Four-betting Pre-flop with Strong Hands in No Limit Hold’em Poker
In No Limit Hold'em premium hands like pocket Aces or Ace-King don't come around that often so it is crucial that we get the maximum value from them when they do. It's obvious that the initial step with strong poker hands is to raise before the flop, but things get a lot more interesting – and exciting – when another player puts in a three-bet. Now the action is back on you, and in most cases you are going to want to raise the stakes again by putting in a four-bet. While four-betting is a simple move in theory, many players make errors at this stage by either choosing the wrong starting hands or by messing up their bet sizing. Stay with us as we explore the key decisions you need to perfect before you become a Texas Hold'em poker four-betting expert!
When considering a four-bet for value the first thing to think about is the hand that you hold. There are generally two groups of hands to consider. The first includes AA, KK, QQ and AK – the strongest hands that you can be dealt. In almost all circumstances you should definitely be willing and excited to re-open the action with a four-bet when holding these hands. Your intention is to get all the chips in pre-flop as these hands are so strong they will be ahead of the range of hands your opponent might hold.
The second group is those good-but-not-great hands such as JJ, TT, 99 and AQ. Your strategy with these hands must be dependent on the situation and your opponent/s. If you're playing in a very aggressive poker game with lots of re-raising and bluffing then these hands are sufficiently strong to four-bet with for value. However, if the game has been quite tight and straightforward it makes more sense just to call a three-bet, see the flop and proceed from there. Always be willing to adjust your four-betting strategy and try not to play in a robotic manner – it could get you into trouble!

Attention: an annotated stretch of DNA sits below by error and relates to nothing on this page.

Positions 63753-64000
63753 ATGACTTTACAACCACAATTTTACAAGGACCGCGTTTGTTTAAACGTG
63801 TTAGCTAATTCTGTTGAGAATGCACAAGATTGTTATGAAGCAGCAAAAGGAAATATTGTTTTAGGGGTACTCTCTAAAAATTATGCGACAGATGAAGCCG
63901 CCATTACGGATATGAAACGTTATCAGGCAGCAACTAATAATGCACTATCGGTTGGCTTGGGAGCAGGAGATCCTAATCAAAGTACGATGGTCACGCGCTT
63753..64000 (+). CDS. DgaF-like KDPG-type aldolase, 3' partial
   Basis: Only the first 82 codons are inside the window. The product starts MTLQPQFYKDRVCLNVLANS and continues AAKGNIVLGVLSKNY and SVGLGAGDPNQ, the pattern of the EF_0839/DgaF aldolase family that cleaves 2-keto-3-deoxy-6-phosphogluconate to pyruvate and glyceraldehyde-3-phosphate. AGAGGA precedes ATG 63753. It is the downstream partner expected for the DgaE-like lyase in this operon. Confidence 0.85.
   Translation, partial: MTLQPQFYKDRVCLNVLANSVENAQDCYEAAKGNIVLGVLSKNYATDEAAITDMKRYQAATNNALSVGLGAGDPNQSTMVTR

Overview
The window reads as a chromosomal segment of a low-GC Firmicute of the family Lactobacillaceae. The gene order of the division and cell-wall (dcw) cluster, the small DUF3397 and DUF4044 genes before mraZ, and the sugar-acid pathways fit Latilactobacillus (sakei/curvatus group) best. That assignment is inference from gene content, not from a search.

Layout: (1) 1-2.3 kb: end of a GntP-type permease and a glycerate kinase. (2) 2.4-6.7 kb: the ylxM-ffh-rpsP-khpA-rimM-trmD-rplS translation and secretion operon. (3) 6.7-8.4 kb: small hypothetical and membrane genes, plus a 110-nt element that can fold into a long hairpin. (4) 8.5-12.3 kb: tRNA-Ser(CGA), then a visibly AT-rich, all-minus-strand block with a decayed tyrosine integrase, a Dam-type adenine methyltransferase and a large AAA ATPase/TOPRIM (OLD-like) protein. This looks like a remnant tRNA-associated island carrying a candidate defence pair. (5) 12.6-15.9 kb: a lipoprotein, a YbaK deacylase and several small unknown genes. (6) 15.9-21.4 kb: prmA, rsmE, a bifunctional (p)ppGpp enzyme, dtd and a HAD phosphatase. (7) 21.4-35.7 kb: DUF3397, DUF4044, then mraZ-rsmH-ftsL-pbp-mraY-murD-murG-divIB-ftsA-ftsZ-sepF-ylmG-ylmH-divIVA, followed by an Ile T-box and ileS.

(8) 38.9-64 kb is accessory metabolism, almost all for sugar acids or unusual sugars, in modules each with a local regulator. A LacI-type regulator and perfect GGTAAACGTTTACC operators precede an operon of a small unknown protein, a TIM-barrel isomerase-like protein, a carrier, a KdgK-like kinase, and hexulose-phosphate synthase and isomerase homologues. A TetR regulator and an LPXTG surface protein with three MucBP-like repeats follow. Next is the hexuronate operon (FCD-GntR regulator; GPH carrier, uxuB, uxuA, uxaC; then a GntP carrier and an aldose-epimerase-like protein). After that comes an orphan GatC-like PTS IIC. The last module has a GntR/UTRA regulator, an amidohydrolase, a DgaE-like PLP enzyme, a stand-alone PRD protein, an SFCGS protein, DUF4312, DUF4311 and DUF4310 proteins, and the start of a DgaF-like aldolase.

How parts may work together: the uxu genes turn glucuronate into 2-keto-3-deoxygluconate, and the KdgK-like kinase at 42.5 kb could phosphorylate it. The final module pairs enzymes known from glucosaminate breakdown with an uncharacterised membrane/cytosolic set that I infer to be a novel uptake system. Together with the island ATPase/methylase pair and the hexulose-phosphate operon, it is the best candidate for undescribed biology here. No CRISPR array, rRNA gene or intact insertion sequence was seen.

Once you have decided you want to put in a four-bet the next question is how much should you raise? In a tournament, you will sometimes be playing a 20-30 big blind (BBs) stack where the only raise size option available is just to shove all-in. But the more interesting situations occur when you are playing much deeper in a tournament or cash game.
Anytime you have more than 40BBs you should not be four-bet shoving your strongest hands, but instead making a smaller raise for a number of reasons. For example, let's say you are playing a 100BB stack; you raise pocket Aces to 3BBs and your opponent three-bets to 10BBs. Shoving here would be a terrible mistake because you would only possibly be called by a hand as strong as Kings, which it's unlikely your opponent holds. You would miss out on a ton of value. Instead, you should make a four-bet to an amount like 23BBs. By doing this you allow your opponent to make a major error that could benefit you. They are getting decent odds to now call with dominated hands, could think that you could have a weak hand and shove all-in as a bluff or or they may even shove a strong hand like pocket Queens in the false belief that it's ahead. These are all great results for us!
By keeping our four-bet sizing smaller we give our opponent the rope to hang himself, either by bluffing or getting carried away with a weaker hand. If instead we just shoved we are now completely relying on a cooler situation – such as pocket Aces versus pocket Kings – which do not come around very often.
Much of the money you win or lose in No Limit Hold'em poker will depend on how you play your strongest hands. Make sure that you are giving yourself the best chance of success by perfecting your pre-flop four-betting game first.